Definition Abdominal sounds are the noises made by the intestines. Alternative Names Bowel sounds Considerations Abdominal sounds (bowel sounds) are made by the movement of the intestines as they push food through. Since the intestines are hollow, bowel sounds can echo through the abdomen much like the sounds heard from water pipes. Most bowel sounds are harmless and simply mean that the gastrointestinal tract is working. A doctor can check abdominal sounds by listening to the abdomen with a stethoscope (auscultation). Although most bowel sounds are normal, there are some instances in which abnormal bowel sounds provide valuable information about the health of the body. Ileus is a condition in which there is a lack of intestinal activity. Many medical conditions may lead to ileus. It is important to evaluate it further because gas, fluids, and the contents of the intestines can build up and break open (rupture) the bowel wall. The doctor may be unable to hear any bowel sounds when listening to the abdomen. Reduced (hypoactive) bowel sounds include a reduction in the loudness, tone, or regularity of the sounds. They are a sign that intestinal activity has slowed. Hypoactive bowel sounds are normal during sleep, and also occur normally for a short time after the use of certain medications and after abdominal surgery. Decreased or absent bowel sounds often indicate constipation. Increased (hyperactive) bowel sounds can sometimes be heard even without a stethoscope. Hyperactive bowel sounds mean there is an increase in intestinal activity. This can sometimes occur with diarrhea and after eating. Abdominal sounds are always evaluated together with symptoms such as: Gas Nausea Presence or absence of bowel movements Vomiting If bowel sounds are hypoactive or hyperactive and there are other abnormal symptoms, it is important for you to have continued follow-up with your health care provider. For example, no bowel sounds after a period of hyperactive bowel sounds can mean there is a rupture of the intestines, or strangulation of the bowel and death (necrosis) of the bowel tissue. Very high-pitched bowel sounds may be a sign of early bowel obstruction. Common Causes Most of the sounds you hear in your stomach and intestines are due to normal digestion and are no need for concern. Many conditions can cause hyperactive or hypoactive bowel sounds. Most are harmless and do not need to be treated. The following is a list of more serious conditions that can cause abnormal bowel sounds. Hyperactive, hypoactive, or missing bowel sounds: Blocked blood vessels prevent the intestines from getting proper blood flow. For example, blood clots can cause mesenteric artery occlusion. Mechanical bowel obstruction is caused by hernia, tumor, adhesions, or similar conditions that can block the intestines. Paralytic ileus is a problem with the nerves to the intestines. Reduced nerve activity can result from: Blood vessel blockage Bowel blockage Chemical imbalances such as hypokalemia Infection Overexpansion of the bowel Trauma Other causes of hypoactive bowel sounds: Drugs that reduce intestinal movements such as opiates (including codeine), anticholinergics, and phenothiazines General anesthesia Radiation to the abdomen Spinal anesthesia Surgery in the abdomen Other causes of hyperactive bowel sounds: Crohn's disease Diarrhea Food allergy GI bleeding Infectious enteritis Ulcerative colitis Call your health care provider if Call your health care provider if you experience any symptoms such as: Bleeding from your rectum Nausea Prolonged diarrhea or constipation Vomiting What to expect at your health care provider's office The doctor will perform a physical exam and ask you questions about your medical history. You may be asked: What other symptoms do you have? Have you noticed any abdominal pain? Have you noticed any diarrhea? Have you noticed any constipation? Have you noticed any abdominal distention? Have you noticed any excessive or absent gas (flatus)? Have you noticed any bleeding from the rectum or black stools? Depending on the findings of your physical exam, the doctor may order more tests. Tests may include: Abdominal CT scan Abdominal x-ray Blood tests Endoscopy If there are signs of an emergency, you will be sent to the hospital. A tube will be placed through your nose or mouth into the stomach or intestines. This empties the contents of your intestines. Usually, you will not be allowed to eat or drink anything so your intestines can rest. You will be given fluids through a vein (intravenously). You may be given medication to reduce symptoms and to treat the cause of the problem. (The specific medication depends on the situation.) Some people may need surgery right away. References Bengiamin RN, Budhram GR, King KE, Wightman JM. Abdominal pain. In: Marx JA, Hockberger RS, Walls RM, et al, eds. Rosen's Emergency Medicine: Concepts and Clinical Practice. 7th ed. Philadelphia, Pa: Mosby Elsevier;2009:chap 21. Postier RG, Squires RA. Acute abdomen. In: Townsend CM, Beauchamp RD, Evers BM, Mattox KL, eds. Sabiston Textbook of Surgery. 18th ed. Philadelphia, Pa: Saunders Elsevier; 2008:chap 45. Reviewed By Review Date: 10/30/2010 Linda Vorvick, MD, Medical Director, MEDEX Northwest Division of Physician Assistant Studies, University of Washington School of Medicine. Also reviewed by David Zieve, MD, MHA, Medical Director, A.D.A.M., Inc.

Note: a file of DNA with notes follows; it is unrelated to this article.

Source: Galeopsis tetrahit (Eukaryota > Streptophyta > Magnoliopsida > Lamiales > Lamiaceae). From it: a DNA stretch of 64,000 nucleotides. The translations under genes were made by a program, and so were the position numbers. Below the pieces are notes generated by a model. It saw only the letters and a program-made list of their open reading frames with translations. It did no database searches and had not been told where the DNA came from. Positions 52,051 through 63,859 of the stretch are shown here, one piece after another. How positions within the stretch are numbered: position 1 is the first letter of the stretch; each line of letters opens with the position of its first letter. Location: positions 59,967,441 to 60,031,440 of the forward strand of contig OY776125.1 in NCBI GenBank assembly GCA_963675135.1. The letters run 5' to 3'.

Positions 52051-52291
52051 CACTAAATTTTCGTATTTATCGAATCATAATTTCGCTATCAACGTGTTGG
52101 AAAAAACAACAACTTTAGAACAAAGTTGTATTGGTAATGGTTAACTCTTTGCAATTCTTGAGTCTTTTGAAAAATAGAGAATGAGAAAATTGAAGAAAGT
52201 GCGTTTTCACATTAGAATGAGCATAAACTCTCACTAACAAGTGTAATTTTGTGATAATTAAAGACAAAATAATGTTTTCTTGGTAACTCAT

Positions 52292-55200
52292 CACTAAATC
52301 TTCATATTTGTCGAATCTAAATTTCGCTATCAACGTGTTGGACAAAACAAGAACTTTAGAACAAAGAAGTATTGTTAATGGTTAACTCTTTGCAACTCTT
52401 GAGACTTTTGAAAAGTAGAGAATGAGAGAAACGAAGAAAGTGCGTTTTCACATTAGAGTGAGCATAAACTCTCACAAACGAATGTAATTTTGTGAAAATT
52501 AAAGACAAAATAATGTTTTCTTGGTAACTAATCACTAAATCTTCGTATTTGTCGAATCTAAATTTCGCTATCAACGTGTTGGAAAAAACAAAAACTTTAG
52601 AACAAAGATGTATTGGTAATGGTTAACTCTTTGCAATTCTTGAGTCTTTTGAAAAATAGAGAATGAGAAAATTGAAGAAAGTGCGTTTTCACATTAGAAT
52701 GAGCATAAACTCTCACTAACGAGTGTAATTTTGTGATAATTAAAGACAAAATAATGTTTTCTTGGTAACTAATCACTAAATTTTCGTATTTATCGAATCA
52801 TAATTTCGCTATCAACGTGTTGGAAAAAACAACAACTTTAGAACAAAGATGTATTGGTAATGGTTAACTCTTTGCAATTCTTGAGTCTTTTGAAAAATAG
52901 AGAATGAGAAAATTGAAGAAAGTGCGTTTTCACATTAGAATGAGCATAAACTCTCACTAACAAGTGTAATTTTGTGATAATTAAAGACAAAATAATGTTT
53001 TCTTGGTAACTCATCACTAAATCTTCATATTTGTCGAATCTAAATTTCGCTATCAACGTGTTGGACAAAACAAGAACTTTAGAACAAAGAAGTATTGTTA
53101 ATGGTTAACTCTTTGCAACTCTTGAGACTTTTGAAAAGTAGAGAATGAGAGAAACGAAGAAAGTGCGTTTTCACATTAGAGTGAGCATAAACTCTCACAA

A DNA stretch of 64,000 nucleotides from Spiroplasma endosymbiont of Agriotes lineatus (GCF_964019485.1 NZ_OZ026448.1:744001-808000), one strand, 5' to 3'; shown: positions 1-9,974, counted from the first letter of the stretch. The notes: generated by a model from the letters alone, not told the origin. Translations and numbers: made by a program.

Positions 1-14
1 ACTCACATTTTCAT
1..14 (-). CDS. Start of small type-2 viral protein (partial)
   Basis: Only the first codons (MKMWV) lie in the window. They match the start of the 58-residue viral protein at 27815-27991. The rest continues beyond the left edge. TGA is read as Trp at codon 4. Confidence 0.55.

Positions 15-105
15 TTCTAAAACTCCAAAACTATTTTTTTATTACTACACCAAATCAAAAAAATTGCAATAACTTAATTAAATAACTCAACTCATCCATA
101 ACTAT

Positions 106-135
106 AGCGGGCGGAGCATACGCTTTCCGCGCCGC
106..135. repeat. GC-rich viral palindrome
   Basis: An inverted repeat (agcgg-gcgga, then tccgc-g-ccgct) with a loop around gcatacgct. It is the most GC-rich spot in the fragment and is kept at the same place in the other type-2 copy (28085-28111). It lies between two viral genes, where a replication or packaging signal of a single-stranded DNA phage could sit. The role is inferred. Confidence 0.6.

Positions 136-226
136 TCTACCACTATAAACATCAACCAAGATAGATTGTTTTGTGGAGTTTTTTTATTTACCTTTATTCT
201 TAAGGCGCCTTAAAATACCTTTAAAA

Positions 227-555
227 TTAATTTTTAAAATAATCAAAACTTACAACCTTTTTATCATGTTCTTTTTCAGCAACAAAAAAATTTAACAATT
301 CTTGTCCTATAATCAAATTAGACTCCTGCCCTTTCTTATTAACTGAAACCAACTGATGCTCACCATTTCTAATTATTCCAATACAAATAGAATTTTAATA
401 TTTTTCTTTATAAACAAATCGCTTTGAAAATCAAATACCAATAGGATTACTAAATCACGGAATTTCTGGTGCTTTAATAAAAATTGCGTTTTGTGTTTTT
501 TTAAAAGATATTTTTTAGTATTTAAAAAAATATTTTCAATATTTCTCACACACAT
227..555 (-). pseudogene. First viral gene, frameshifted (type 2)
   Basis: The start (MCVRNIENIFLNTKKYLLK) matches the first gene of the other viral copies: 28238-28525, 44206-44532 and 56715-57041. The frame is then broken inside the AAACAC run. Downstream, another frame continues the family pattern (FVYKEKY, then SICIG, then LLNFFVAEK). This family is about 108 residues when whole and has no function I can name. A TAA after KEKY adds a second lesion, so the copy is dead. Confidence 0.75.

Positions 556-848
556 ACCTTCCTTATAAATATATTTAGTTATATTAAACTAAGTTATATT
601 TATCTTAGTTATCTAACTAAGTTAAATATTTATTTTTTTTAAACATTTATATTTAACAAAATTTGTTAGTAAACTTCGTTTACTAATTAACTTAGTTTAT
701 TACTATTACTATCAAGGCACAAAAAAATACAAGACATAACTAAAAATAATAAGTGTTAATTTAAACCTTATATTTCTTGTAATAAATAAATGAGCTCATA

Asked in Digestive System, Gastrointestinal Tract
In which abdominal quadrant are bowel sounds most active and easiest to auscultate?
Bowel sounds are MOST ACTIVE in the Right Lower Quadrant (RLQ) because to the right of the Umbilicus is the Ileocecal Valve and the point at which the Small Intestine connects to the Large Intestine. However, they can be heard in other quadrants too but the Right Lower Quadrant is where bowel sounds are most active.